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but no bullet came winged with death. Imagine my state of horrible suspense as I heard the wretch hammering the flint. But suddenly I heard the sharp crack of a rifle in the road; it was followed by a shout, and the noise of conflict. Zwey could see all that passed, and evidently now feared his victim might escape him. He hurled his rifle from him with an oath, and plunged reckless into the still unabated stream. Whether he expected to leap the torrent and join in the fray, I know not. If he did, he failed. He was not a more skilful swimmer than myself, and, since the main part of the bridge was gone, the solitary piece of masonry by which I clung was the only object which could arrest his progress to destruction. Whatever was his original object, it was evidently now his frantic purpose that I'or both should perish; and, should he approach me, I could not prevent it. I was completely occupied in clinging to my post. I watched him with panting interest; and he did approach A moment he was by my side' He thought my pole was my chief stay, —caught at and grasped it;-but he was wrong. I relinquished it, and clung closer to the buttress. It was too late for even him to retrieve his error: the torrent bore him away, while I was safe. I shuddered as I saw his vain, but frightful struggles. I saw him upon the brink of the gulph. How dreadful was the yell of rage and agony which rose even above the roar of the cataract, as he disappeared for ever! The tumult above me had now subsided, and my calls brought me assistance. By the aid of ropes I was with difficulty rescued from my perilous situation, and the first voice I heard was an assurance of the safety of my loved one. I had anticipated her rescue from the noise above me and the madness of my rival, but I had to hear from the villagers the tale of her abduction. They had taken one of the fellows who carried her off, and killed the other. They learned from their prisoner, who had confessed, that the whispers as to the late occupations of Zwey were not without foundation. Despairing of success in his suit by fair means, he determined to have recourse to force, and to carry Louise far beyond pursuit. As the price of their assistance to his scheme, he offered his adherence to a band who infested the Italian mountains. With their aid he determined to put his design into execution the day before that appointed for our departure: a rifle ball was to have dispatched his rival, and Louise was to have been severely taught the duties of a bandit’s bride amid the recesses of the Abruzzi. The cottage of the Carthusian was daringly entered, he was bound, and his niece was borne off. The cries of the old man, after some time, brought his neighbours to his assistance, and a pursuit was commenced; but it was the breaking of the bridge alone which defeated the attempt of the villains. That cut off their only retreat. Louise was found in a swoon, into which she had fallen upon witnessing the ill success of my mad leap at the torrent, and had been conveyed home by her uncle. As I in my turn recounted the death of Zwey, which my friends had been too much occupied to observe, the little knot crossed themselves, and looked fearfully towards the scene of his fate. While dogging me, he had doubtless welcomed the storm as a powerful auxiliary. It proved the minister of avenging Heaven. Reader, would you know more? Then I must tell you that the occurrences of that day are the only theme that can cloud the smile, or hush the merry repartee, of one whose youthful beauty is emulated by that of a daughter, just stepping from childhood into girlhood. I pass my summers amid the sunny vineyards of Lausanne, and sometimes try to keep up with my two boys in a ramble among the mountains. But, during the winters, I always take care to be as remote as possible from cataracts and catastrophes in the hospitable heart of old England, or else at the château of my noble father-in-law. Summer, however, always finds me at Lausanne, and, should any of my fair readers feel a passion to sketch Mont Blanc from Morges, or Chillon from the Lake, or to View “The deep-blue rushing of the arrowy Rhone,”

if they will call in La Grande Chaine, I will show them my Louise. - G. W. C.

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Once I hoped (ah, laugh not yet!)
For wealth, and health, and fame—the bubble !

So I toiled up Wisdom's steeps,
And got a fall, boy, for my trouble!

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SKETCHES ON IRISH HIGHWAYS.
THE IRISH JAUNTING CAR.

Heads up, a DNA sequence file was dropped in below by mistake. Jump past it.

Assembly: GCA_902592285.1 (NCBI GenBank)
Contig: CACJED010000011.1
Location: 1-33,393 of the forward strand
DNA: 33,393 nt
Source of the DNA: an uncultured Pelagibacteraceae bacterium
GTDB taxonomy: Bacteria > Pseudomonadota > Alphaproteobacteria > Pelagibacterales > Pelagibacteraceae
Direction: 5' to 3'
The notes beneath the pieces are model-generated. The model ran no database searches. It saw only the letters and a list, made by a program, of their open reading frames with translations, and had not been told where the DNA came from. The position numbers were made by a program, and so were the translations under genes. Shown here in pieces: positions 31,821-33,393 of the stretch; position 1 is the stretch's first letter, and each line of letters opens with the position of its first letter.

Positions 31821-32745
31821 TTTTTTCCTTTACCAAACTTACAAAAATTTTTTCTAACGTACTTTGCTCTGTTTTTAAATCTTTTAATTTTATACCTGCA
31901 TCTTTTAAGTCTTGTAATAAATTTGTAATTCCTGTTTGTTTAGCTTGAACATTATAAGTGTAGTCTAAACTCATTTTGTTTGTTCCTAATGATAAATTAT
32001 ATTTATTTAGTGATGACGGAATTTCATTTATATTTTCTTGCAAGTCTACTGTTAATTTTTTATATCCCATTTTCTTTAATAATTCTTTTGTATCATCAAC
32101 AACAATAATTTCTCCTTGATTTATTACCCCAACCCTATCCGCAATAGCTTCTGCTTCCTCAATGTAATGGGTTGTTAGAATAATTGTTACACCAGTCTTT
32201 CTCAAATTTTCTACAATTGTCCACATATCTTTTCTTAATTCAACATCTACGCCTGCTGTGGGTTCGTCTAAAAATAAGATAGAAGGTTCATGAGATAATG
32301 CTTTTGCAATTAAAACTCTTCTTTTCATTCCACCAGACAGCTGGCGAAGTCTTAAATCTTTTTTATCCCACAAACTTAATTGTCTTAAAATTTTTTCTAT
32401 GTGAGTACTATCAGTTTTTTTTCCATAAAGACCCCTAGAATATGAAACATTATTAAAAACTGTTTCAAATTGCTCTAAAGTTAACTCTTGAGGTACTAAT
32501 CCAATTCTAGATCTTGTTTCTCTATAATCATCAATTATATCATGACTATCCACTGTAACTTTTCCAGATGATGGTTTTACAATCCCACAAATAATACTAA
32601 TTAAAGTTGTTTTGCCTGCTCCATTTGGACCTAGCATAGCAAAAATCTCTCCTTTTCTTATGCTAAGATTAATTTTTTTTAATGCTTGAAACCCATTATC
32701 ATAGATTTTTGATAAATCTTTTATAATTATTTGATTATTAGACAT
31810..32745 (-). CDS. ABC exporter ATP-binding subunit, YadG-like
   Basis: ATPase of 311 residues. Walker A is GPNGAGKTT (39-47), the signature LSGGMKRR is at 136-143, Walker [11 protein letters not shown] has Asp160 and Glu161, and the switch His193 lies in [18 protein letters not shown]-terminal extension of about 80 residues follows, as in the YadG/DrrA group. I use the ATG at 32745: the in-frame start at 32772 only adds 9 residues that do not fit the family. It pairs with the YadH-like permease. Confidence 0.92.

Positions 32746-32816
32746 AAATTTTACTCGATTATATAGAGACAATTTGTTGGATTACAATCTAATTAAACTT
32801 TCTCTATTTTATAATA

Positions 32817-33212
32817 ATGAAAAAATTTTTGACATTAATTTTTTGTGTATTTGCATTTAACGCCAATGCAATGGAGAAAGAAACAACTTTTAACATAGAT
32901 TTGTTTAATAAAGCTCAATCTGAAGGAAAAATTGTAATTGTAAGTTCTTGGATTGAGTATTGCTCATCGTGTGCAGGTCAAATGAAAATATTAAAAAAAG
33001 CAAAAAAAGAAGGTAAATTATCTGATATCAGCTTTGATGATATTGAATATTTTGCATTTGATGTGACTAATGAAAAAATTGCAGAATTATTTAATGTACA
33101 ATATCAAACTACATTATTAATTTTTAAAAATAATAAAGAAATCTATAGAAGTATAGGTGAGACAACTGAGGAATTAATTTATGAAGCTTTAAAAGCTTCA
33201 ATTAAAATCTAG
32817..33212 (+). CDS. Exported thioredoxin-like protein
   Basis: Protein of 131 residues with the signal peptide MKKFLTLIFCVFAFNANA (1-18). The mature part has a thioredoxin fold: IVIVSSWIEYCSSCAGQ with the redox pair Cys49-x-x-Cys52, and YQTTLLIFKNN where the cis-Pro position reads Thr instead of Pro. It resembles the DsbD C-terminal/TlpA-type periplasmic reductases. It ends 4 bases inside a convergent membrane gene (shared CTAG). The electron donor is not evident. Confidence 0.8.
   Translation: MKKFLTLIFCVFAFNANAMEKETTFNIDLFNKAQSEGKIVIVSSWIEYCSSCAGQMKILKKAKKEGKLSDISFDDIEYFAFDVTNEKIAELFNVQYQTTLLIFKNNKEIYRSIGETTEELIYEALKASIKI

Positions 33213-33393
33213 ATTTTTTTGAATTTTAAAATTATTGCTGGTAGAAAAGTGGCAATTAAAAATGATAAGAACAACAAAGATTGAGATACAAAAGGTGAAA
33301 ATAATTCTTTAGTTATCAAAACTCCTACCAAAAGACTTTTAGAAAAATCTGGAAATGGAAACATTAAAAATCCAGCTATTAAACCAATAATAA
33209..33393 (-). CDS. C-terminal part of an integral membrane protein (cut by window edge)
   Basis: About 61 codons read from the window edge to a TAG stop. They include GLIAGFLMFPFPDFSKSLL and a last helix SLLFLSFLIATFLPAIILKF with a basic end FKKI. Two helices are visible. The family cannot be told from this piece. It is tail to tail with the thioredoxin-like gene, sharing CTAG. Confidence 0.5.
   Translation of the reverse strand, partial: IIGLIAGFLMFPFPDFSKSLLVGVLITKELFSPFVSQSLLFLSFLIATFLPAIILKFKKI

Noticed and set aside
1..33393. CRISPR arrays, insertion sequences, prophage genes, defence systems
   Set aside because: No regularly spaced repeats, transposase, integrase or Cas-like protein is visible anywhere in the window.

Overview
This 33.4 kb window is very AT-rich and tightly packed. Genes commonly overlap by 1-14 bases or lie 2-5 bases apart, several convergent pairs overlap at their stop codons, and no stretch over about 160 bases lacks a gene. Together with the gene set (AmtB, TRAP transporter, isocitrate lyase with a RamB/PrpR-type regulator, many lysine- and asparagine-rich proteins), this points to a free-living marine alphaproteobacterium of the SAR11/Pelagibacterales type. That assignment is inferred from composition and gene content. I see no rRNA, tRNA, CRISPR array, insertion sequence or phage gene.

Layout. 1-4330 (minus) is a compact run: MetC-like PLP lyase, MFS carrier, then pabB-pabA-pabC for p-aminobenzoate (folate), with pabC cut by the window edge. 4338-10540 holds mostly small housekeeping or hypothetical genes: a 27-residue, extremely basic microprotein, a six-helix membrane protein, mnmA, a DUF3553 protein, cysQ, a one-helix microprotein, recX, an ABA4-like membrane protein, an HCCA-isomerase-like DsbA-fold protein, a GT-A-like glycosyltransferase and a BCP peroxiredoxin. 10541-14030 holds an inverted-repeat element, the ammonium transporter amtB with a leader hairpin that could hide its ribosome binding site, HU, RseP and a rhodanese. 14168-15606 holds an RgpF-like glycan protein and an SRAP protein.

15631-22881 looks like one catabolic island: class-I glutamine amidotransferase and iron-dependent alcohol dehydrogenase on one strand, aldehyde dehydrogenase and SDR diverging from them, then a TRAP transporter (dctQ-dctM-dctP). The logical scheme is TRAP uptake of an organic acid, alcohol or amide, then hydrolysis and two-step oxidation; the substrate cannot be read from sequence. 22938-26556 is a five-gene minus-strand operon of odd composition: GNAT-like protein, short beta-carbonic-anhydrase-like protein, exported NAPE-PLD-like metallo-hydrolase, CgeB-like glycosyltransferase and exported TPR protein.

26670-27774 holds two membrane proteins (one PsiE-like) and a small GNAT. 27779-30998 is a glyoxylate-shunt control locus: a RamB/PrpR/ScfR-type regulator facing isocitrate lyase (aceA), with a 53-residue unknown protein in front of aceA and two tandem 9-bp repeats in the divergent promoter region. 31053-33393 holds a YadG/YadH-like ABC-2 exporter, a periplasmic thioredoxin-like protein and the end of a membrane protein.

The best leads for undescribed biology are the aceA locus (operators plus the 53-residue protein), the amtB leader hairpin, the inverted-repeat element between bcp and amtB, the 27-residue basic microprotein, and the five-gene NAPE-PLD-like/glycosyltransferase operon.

“A BEAUTIFUL car! Won’t yer honour go with Shaun Langly 3 Sorra such a horse from Passage to Waterford. Stand out o' the way, ye pack of impostors' Sure it isn’t such a garron as that you’d put before his honour? Look at his shandrumdandy Whew it hangs together by nothing at all !—it’ll go to pieces the first bit of bad road that comes in its way.” This was the first specimen of genuine Irish brogue I had heard for more than sixteen years, and I felt an indescribable sensation as it fell upon my ear, while once more standing on my native soil. Our reply to the invitation was, -“We don’t want a car.” “Oh I axyer honour’s pardon. Then it's for you the Swish car is waitin there all the mornin forenint us at the side o’ the hill. Holloa' Misther Ally’s man Come down, will ye 2 Here's the English company. Come, step out. Holloo! holloo!” The truth is, our friend “hollood” so loudly, that he would have been invaluable on board the steam-boat we had just quitted, as a speaking-trumpet. In answer to his summons, half tumbling, whole galloping down the hill, came the “Swiss car.” Many years had passed since I visited my native land; and sooth to say, I had a sort of intuitive dread that my remembrances would lose much of their couleur de rose if brought into actual contact with the realities of Irish life. My poetry and patriotism received a severe shock on perceiving that the inhabitants of Passage had whitewashed the roofs instead of the walls of their cabins; and that the pigs roved from dwelling to dwelling in unrestrained freedom and loquacity. I wonder what Turner would make of the village of Passage in one of his foregrounds? Would it be possible to idealize it?—that little church upon the hill looks really as if Protestantism was decaying as fast as its adversaries could desire. But then the pigs, the everlasting pigs, -long-backed, grunting, dirty animals. One would be led to imagine from a peep into Passage that Ireland was a vast pigstye. “This will never do,” thought I to myself, shutting my eyes upon the ugly village of Ballyhack,-on the opposite side of the river—when fairly stowed away in the very pretty and convenient machine sent for us by our friends. “I shall hate the country before I arrive at my journey's end.” “Is the sun too much in yer eyes, Ma'am, dear?” exclaimed a kind voice at my elbow, just as the driver was mounting. “Put up yer numparal, my darlint. Yer bonnet's too small, my lady: which, though an advantage to me, is the contrary to you. It's a beautiful sun, God bless it, for the harvest;-but I’m doubtin if it's as bright over the wather as it is here. Well, glory be to God, they can’t take the bames of the sun from us, any way. There, now you're not so sinsible of the heat! A safe and plisant journey to yez here and hereafther! Take the baste asy, Michael, up the hill. Sure Ireland’s bothered entirely wid the hills, but the roads are as smooth as wax from this to Bannow.” And On We Went. How very, very delightful is a small kindness, garnished by a little bit of flattery. The church upon the opposite hill became absolutely picturesque; and so would have been the village, but for the pigs; an old lady with thirteen young ones had taken undisputed possession of a Kish of potatoes under shelter of what was called a cottage door, while its kind mistress, intent upon my not being incommoded by the sun-beams, either did not see, or seeing did not heed their ravages. I thought of the happy pigs of Mulinevat, who have the clean straw to lie upon, while their lords and masters put up with the dirty,+who eat that Irish luxury, a maley potato, while their mistresses are content with the damp ones, and who go to bed by candlelight, while the family sit in the dark. The pretty Swiss car conveyed us to a house where the cordial welcome of people I had mever before seen, assured me I was not in England. I mean no offence to a nation I esteem—ay, and love—more than any other in the world; but I must say the English have not the art of making strangers feel at their ease. The French have acquired it by study; but an Irishman is born with it, it is found in the peasant's hut, as well as in nobler dwellings. The moment you set foot on Irish ground you feel “at home;” that domestic epithet is the only one I can find to convey a perfect idea of the freedom and hospitality which prevail there among all classes of society. When the time came for us to proceed on our journey, it was found that the Swiss car could not take our luggage, so we determined to hire a machine which we heard was “wonderful strong,” and a horse that “would go to Bannow and back in less than no time.” Now I am anxious that my experience should warn others against the evils of Irish travelling, at least in so far as concerns the confiding of life and limb to the tender mercies of “an outside jaunting car.” Public or private, they are all execrable. Had my English readers ever the good fortune to behold one 2 If not, let them imagine a long box, elewated upon what are called springs; this long box forms the centre of the machine, and, to confess the truth, is a convenient place for conveying luggage; at each side of the under part of this box projects a board, which forms the seats, and from these depend narrow, moveable steps, upon which it was intended the feet of the travellers shall rest; the driver's seat is elevated over one end of the box, and is generally composed of crooked bars of iron, while the harness, perfectly independent of oil or blacking, is twisted and patched, and tied so as to leave but little trace of what it originally was, either in formation or quality. Upon one of these atrocities was I seated, my feet hanging down upon the “ step,”—if I leaned back, I bumped my head against the driver's seat; if I sat forward, I must inevitably have fallen upon what our charioteer called “ Bran new powdher pavement,” the said powdher pavement consisting of a quantity of red granite broken into lumps the size of a giant's hand, and strewn thickly over the hills and hollows of a most wicked road. Our party consisted of three. Now, on these cars you are placed dos-a-dos, and as three could not possibly sit on a side intended for two, I had half the vehicle to myself; the gentlemen chatting of politics on the back opposite (to invent an Irishism) seat. “I hope ye'r honour's comfortable?” inquired the driver, after a terrific jolt, with that familiar, yet respectful manner, which distinguishes a race now almost extinct even in primitive Ireland—the race of old servants. “I hope your honour's comfortable. I think this a dale pleasanter than them Swish cars, though I did my best to make that easy for you this morning.” “Indeed! What did you do to it, Michael?” “Faith, then, just put half a hundred of stones in the bottom of it, and plenty of straw over them to keep it steady, which you’d ha’ never knowd—only I'm afther telling you—these mighty fly-away cars, them furrin ones, are not asy and steady like these ’’-(another terrific jolt that would have destroyed the springs of the best made London phaeton.) —Michael looked round at me, and then repeated, “I hope yer honour’s comfortable !” It seemed a bitter mockery of comfort, and yet poor Michael did not mean it so. At last we got over the “powdher pavement,” and even the gentlemen congratulated themselves on the event. When, lo and behold! we stood at the foot of what I was told was a “little hill;" the poor horse eyed it with strong symptoms of dislike. “It’s a fine mornin’,” said Mike, pulling the horse to a dead stop. “So it is,” said I. “Gintlemin, there's a beautiful view from this hill,” persisted our driver, “and the sweetest of fresh air—and to walk it up would do ye a dale of good. You might travel long enough in England widout comin' across such a prospict.” “Shall I walk also, Michael ?” “Oh, sorra a step ! Sure Nimble (that's the baste's name) will go a dale the better from havin' a lady to carry. Gee up, my man Cushla machree was every inch of ye. Nimble, my darlint! it’s yerself that was the beauty—onct!” “It is a long time ago, then,” replied I, looking with compassion upon the poor, long-boned animal. “Indeed you may say that, lady dear. You see he's kilt entirely with the hard work; and the poor appetite, though that last is lucky, for it’s little the man that owns him has to give him to eat.” “How is that, Michael ?” “Faith, it’s myself can’t tell you, my lady, only sorrow has long legs, and his landlord’s as hard as the devil's forehead”—(another jolt, I thought the car was broken to atoms.) “Michael, what is the matter P’’ “Troth, Ma'am, we're done for I wish I hadn’t sent the gintlemin on ; but you wouldn't have a knife, or a piece of ould leather, or a taste o’ rope in yer pocket—asy, Nimble—bad luck to ye, will ye stand asy P. Small blame to the baste to want to get on; there's a black cloud comin’ over Knocknaughdowly will soak every tack on our backs in five minutes, and sorra a house nearer than Kilborristhane. Come here do, you little gossoon, run afther thim gintlemin, and call thim back; and harkee! give me that piece of string that's round yer hat. Now run, run for the dear life. Och, faith, we’re in for it; this harness 'ill never reach Bannow ; an' deed an' deed poor Nimble seems unasv.” “Was he in harness to-day, before ?” “He was.” “Did he go far?” “Not to say far, only three mile. I mean three goin’ and three comin.”